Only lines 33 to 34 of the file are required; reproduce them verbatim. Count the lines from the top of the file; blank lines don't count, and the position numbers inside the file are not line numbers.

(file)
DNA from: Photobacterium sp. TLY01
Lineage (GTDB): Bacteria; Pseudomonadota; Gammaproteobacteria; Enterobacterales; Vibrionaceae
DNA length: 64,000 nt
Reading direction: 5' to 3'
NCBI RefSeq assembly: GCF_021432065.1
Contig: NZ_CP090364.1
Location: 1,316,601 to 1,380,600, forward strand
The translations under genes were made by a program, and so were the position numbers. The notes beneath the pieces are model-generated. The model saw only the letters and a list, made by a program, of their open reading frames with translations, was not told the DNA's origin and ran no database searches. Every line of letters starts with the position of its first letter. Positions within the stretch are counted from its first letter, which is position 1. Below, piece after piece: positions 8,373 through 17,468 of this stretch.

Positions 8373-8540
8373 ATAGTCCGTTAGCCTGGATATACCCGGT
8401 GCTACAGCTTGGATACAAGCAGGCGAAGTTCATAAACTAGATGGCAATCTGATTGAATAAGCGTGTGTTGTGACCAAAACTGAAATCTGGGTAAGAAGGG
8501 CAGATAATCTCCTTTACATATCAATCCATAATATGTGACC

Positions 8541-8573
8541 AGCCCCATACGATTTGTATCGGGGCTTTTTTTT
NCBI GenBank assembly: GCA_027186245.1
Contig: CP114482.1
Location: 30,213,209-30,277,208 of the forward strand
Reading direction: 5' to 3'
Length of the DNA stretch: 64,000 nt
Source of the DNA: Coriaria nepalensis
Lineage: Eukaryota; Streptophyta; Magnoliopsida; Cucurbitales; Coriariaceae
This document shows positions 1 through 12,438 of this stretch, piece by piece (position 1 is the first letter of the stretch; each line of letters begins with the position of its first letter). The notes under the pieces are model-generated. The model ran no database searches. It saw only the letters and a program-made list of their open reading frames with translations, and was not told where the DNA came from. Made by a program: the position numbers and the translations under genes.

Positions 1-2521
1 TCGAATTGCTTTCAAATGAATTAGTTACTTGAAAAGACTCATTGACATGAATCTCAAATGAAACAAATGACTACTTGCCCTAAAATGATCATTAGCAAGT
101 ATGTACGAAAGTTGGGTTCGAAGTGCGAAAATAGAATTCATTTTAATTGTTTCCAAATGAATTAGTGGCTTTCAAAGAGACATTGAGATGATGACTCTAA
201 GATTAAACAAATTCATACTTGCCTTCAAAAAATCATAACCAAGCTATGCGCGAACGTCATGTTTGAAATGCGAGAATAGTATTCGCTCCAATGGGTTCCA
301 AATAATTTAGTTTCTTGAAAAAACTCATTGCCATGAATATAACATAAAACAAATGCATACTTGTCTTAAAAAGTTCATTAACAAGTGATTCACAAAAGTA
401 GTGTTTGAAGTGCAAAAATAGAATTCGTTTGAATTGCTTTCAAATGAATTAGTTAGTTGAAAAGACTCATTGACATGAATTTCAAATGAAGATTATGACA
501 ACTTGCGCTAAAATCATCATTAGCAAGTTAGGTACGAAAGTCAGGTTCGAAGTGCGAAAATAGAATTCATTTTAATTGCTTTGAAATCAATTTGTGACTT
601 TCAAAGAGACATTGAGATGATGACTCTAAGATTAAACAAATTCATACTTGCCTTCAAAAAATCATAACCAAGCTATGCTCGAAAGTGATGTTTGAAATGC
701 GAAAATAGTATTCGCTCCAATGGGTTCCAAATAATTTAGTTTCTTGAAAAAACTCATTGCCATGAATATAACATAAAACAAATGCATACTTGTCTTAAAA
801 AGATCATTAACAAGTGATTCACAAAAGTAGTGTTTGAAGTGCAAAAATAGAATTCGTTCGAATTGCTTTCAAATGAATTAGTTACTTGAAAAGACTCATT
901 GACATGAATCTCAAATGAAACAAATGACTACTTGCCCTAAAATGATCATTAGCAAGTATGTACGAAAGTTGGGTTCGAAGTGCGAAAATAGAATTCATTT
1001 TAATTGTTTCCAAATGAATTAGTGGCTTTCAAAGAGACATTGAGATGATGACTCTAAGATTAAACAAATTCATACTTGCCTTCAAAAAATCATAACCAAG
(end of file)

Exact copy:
901 GACATGAATCTCAAATGAAACAAATGACTACTTGCCCTAAAATGATCATTAGCAAGTATGTACGAAAGTTGGGTTCGAAGTGCGAAAATAGAATTCATTT
1001 TAATTGTTTCCAAATGAATTAGTGGCTTTCAAAGAGACATTGAGATGATGACTCTAAGATTAAACAAATTCATACTTGCCTTCAAAAAATCATAACCAAG